Julian arguellesTetra

Julian Argüelles

Julian Argüelles is one of the most influential figures in UK jazz - we get the lowdown on his new Tetra project featuring some of the best new players on the scene...

Jim Ottewill
  • By Jim Ottewill
  • 27 Oct 2015
  • min read
From his beginnings with jazz outfit Loose Tubes through worldwide collaborations and acclaimed solo endeavours, UK composer/saxophonist, bandleader and educator Julian Argüelles is a hugely influential figure in British jazz.

Having worked with some of the greats including Dave Holland and Django Bates, his latest project - Tetra - brings together Kit Downes (piano), Sam Lasserson (bass) and James Maddren (drums). It means it’s a showcase for some of the most exciting sonic powerhouses in the scene. We find out from Julian why, with this latest outfit, anything is now possible…

How did you first get into music?

My initial motivation was just to have a good time playing music, as much a social thing as a musical one. Then it became a way of expressing myself and making sense of important life issues.

My parents weren't especially musical, but my brother, who is a couple of years older, had a great drum teacher. This led him to become interested in jazz and joining a local big band. I basically followed his path.

What led you to the saxophone?

I remember putting my hand up in class when I was about eight or nine, when the teacher was organising who was going to play what. I hadn't thought about it before, but I suddenly fancied a go. My hand shot up somewhere between double bass (too big) and trombone (not cool), sax wasn't an option so from then on clarinet and I became connected. Once my brother became interested in jazz, it was only a short and welcome hop to the alto sax. Luckily my schools seemed to have good peripatetic music teachers.

Charlie Parker, John Coltrane and Keith Jarrett stand out as huge and influences in those formative years.

Tetra is your latest project - could you explain how you got the group together?

I met Kit Downes and James Maddren through a bass player called Euan Burton after we did some gigs together in Scotland. I was surprised that they knew some of my tunes. I found Sam after a bit of research and getting some recommendations. I love the band as it seems that anything is possible.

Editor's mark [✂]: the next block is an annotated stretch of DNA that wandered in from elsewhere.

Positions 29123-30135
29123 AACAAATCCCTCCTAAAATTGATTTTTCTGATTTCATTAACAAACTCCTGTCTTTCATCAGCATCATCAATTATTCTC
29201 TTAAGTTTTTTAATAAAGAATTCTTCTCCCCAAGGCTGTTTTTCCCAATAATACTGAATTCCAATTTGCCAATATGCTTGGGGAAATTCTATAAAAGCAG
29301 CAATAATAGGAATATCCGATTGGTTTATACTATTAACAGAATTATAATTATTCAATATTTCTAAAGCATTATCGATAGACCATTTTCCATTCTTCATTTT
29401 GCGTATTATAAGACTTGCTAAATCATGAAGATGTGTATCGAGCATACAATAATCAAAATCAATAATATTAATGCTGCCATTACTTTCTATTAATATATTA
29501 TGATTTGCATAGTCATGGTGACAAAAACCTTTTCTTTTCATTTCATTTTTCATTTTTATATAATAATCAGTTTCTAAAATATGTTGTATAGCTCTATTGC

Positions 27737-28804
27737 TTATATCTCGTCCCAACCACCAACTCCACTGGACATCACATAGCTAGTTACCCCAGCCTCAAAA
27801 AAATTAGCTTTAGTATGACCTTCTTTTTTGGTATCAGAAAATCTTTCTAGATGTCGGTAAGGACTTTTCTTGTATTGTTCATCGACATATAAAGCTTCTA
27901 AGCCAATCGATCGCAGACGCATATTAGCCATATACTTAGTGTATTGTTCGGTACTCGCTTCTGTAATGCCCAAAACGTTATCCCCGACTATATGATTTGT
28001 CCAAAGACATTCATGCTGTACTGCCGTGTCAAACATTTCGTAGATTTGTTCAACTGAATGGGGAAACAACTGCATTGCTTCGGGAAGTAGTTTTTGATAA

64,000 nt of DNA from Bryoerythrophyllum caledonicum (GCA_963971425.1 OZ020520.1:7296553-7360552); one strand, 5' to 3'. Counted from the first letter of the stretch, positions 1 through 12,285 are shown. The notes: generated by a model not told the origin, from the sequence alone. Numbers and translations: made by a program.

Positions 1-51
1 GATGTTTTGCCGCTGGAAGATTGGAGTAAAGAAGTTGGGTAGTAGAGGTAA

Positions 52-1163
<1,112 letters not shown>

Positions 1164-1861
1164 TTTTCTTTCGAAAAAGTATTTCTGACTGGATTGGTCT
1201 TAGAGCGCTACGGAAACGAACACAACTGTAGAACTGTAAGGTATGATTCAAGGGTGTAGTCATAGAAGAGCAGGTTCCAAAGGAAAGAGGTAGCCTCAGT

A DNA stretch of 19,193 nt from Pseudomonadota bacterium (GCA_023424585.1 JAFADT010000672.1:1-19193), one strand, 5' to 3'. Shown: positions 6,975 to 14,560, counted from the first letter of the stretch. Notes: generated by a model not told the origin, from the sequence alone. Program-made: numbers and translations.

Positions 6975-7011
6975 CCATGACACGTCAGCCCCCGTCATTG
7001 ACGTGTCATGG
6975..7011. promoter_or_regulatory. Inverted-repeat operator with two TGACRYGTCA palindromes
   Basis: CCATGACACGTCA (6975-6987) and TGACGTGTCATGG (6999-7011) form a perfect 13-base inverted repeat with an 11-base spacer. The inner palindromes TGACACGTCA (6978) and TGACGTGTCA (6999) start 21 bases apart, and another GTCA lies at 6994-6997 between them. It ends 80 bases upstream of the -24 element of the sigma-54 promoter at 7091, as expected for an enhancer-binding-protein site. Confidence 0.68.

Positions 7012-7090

I was ready to have a regular UK based band, I'd had one for about a decade, then a New York based trio and and a UK octet. Both were difficult to get together, so I felt I wanted a working, regular UK band to develop over a long time with regular performances. I feel fortunate to have found these wonderful young musicians.

The band is very versatile, which is a word I usually don't think of as complimentary when describing jazz musicians, but I feel we can explore all the musical possibilities that interest me.

Julian arguelles
How did the LP come together? Could you explain a little a bit about the compositional and creative process?

We've been doing quite a lot of playing over the last three years and after one of the tours we recorded this music. It was originally conceived as a long suite with improvised interludes but we now play the music as stand-alone pieces. Recently we’ve played as a septet with the addition of another sax player, trombone and trumpet.

I compose in various ways, with and without musical instruments. My favourite is with a good piano, and, if I'm writing for a large project such as a big band, then I need to have a computer to demo arrangements. It’s very handy to press a button and get a rough idea of how it will all sound. My piano playing is a bit limited so computers allow me to compose things I can't play. If I’m after a certain sort of melodic line then I'll use a sax to compose.